Eritreans have peace, now they want freedom
On this year’s Independence Day, Eritreans are dreaming of a post-Afwerki Eritrea.
Today, Eritrea is celebrating its hard-won independence, a victory earned after 30 years of fierce and deadly armed struggle, followed by 20 years of deadlock with neighbouring Ethiopia, after the border conflict of 1998-2000.
Like previous years, the Eritrean authorities have made extensive preparations to mark the anniversary with a major festival in the streets of Asmara. But this year, the celebrations will also feature a new element: two mannequins representing Eritrean President Isaias Afwerki with Ethiopian Prime Minister Abiy Ahmed, who in a landmark move last year opened the common border for the first time in 20 years.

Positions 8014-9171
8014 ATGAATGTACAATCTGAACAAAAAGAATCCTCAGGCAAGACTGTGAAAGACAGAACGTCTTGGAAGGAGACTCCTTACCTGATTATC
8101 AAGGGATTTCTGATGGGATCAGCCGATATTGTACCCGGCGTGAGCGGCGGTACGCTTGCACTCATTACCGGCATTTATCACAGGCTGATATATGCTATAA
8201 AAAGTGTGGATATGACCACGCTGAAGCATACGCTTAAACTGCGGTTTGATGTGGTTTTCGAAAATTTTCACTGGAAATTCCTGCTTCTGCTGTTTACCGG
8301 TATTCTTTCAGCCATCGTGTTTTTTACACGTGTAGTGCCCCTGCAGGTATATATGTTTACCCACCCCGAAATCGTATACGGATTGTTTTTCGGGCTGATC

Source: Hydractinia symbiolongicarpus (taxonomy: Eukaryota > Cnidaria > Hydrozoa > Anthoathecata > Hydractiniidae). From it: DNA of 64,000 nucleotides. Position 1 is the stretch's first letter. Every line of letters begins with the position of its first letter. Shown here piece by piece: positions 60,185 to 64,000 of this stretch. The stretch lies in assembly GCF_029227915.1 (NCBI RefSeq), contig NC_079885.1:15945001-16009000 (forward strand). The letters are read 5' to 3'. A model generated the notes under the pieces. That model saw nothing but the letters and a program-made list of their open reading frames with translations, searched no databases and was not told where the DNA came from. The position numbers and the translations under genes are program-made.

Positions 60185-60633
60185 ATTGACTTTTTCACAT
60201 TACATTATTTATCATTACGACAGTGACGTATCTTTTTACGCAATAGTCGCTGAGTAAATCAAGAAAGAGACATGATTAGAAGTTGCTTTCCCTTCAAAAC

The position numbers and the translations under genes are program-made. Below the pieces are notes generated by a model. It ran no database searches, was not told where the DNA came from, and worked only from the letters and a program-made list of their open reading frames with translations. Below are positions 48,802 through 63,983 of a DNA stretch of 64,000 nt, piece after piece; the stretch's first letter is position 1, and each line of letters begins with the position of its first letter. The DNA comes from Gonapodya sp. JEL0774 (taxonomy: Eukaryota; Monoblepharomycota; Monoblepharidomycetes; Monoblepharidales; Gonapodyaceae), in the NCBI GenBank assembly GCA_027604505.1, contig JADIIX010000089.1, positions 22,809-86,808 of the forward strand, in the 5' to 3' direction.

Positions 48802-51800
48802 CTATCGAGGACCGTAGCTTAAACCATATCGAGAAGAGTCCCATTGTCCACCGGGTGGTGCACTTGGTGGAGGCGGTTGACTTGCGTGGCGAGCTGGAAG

The regime clearly wants to celebrate the peace agreement and rapprochement with Ethiopia, still brandishing it as a major achievement. However, it will do so under tight security. While round-ups, patrols and checkpoints have been routine features of Independence Day security, they have reportedly been significantly boosted this year as a clear warning to the general population.
The Eritrean people, who initially also rejoiced at the peace agreement, hoping that the resolution of the cold conflict could bring them much-desired relief, are yet to see any change in their daily lives.
For two decades, they had been told that they have to live under a virtual state of emergency because Ethiopia is still posing an “existential threat” to their country and their freedom. All possible justifications for the continuing repression and austerity the regime could manufacture ended with the peace deal, the lifting of UN sanctions and the country’s admission to the UN Human Rights Council.
Today, Ethiopia is no longer a threat, given all the documents signed and all the official visits exchanged.
Yet the Eritrean president has clearly demonstrated that he will not relax the chokehold he has had the country in for so many years. As a result, little has changed for most Eritreans since last year.